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New Zealand officials organising next week's royal visit have rejected reports by British media that publicity for events during the tour gives a "manual for terrorists, nutters and fixated people hoping to harm them".
The Duke and Duchess of Cambridge and their 8-month-old son Prince George will spend 10 days in New Zealand from Monday.
UK media yesterday quoted former Metropolitan Police head of royal protection Dai Davies saying he was "appalled"by tweets and notifications of the family's engagements.
The royal visit is handled by the Department of Internal Affairs' royal visit office, and staff have used the official social media channels of Governor-General Sir Jerry Mateparae to tell New zealanders where they will be able to see the young family.
Information includes locations, times and the best place to stand to catch a glimpse, as well as maps of the routes they will take when meeting the public in various cities and town centres.
Details of private engagements and travel arrangements have not been publicly released.
A Daily Mirror story yesterday quoted Mr Davies as describing the information as a manual for terrorists, "nutters and fixated people"hoping to harm them.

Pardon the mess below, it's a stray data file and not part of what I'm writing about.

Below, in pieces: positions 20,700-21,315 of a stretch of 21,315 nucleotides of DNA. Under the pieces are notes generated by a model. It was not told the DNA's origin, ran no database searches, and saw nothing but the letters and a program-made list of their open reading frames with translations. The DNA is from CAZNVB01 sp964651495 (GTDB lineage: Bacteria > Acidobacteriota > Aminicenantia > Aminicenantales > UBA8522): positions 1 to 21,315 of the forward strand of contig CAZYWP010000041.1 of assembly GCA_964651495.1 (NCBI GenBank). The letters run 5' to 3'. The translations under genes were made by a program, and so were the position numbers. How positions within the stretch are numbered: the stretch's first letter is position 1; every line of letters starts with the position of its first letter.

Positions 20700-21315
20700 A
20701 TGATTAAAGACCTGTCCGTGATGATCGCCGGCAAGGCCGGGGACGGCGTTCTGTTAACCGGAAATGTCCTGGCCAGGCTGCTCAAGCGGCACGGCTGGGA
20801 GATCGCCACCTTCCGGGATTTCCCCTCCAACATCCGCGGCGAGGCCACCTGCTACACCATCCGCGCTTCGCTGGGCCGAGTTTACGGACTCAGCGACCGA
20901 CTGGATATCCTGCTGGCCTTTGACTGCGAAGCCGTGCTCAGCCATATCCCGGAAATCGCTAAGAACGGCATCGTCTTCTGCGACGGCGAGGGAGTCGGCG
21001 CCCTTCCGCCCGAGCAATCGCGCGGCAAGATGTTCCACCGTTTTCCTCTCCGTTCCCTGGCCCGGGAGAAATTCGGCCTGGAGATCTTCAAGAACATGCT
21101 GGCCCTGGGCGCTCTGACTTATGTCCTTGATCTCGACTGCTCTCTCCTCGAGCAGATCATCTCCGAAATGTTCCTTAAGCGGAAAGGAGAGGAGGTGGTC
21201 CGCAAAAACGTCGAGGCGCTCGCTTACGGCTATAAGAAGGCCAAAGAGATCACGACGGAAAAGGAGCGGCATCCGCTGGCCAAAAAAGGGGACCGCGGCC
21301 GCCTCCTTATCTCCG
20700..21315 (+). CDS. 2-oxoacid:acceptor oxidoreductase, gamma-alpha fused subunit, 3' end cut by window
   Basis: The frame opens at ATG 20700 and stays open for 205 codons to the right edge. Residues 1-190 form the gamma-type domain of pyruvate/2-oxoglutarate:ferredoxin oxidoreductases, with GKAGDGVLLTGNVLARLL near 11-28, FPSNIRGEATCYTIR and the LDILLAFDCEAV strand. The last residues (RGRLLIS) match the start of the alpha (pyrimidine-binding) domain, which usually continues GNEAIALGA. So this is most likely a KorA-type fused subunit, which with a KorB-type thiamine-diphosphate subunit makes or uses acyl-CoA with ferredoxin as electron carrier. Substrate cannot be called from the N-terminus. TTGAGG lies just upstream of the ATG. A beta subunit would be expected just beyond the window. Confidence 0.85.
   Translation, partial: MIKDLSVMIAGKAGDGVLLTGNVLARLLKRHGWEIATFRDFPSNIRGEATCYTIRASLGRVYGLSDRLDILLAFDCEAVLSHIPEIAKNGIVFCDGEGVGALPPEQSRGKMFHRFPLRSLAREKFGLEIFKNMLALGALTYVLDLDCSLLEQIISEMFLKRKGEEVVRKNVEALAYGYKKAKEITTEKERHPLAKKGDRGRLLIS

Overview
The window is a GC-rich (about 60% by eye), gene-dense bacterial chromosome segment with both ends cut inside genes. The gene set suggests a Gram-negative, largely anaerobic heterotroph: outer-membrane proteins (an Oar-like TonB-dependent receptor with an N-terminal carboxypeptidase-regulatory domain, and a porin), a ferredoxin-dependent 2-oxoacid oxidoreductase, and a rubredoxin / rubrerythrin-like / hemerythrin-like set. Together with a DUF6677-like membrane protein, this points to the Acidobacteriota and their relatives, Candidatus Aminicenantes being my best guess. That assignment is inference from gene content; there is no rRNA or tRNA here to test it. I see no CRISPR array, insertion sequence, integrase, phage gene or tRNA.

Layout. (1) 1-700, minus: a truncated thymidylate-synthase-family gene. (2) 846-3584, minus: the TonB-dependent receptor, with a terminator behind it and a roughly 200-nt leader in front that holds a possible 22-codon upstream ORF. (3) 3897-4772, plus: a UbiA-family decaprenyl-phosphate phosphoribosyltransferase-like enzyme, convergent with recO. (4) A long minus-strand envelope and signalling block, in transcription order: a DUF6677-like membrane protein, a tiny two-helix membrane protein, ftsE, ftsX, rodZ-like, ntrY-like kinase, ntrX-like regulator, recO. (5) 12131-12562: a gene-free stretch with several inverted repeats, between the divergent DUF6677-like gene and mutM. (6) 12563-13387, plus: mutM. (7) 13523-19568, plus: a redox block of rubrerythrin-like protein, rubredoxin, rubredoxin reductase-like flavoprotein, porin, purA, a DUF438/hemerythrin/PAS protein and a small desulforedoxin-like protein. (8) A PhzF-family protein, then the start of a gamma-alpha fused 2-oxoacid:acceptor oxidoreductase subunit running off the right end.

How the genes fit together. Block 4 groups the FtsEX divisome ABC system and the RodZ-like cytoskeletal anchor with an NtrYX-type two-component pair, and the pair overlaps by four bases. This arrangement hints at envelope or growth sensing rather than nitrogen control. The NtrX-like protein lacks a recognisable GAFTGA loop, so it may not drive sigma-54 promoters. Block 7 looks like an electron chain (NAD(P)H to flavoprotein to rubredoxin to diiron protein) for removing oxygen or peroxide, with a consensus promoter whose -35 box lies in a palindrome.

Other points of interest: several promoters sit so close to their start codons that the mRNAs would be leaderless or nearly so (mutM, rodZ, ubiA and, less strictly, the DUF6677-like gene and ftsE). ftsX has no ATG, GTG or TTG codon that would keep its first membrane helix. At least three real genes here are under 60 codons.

"I'm appalled at the idiocy of any idiot who would publish this far in advance both route and location," he said.
"I find it almost unbelievable someone would do this. It's a manual and it goes against anything I believe in. Appalled is the word."
The tabloid called the information "gift to terrorists"in its headline, and the Daily Mail followed suit, describing the notifications as a "manual for terrorists"that "could leave the couple at risk of an attack by terrorists or stalkers".
The royal visits office's media manager, Allen Walley, said the announcements were the result of months of planning and did not breach any regulations.
"There is no problem with it, all of this was planned well in advance, it was signalled to Kensington Palace and it was cleared with New Zealand police."
Although social media had advanced in recent years, giving public notification was business as usual for royal visits.
"Sending out the routes and public meeting places and so forth has been the norm with every royal visit to New Zealand for the last 30 years."
The Duke and Duchess will meet the public in Wellington, Blenheim, Auckland, Hamilton, Cambridge, Dunedin, Queenstown and Christchurch.
- Morgan Tait of the New Zealand Herald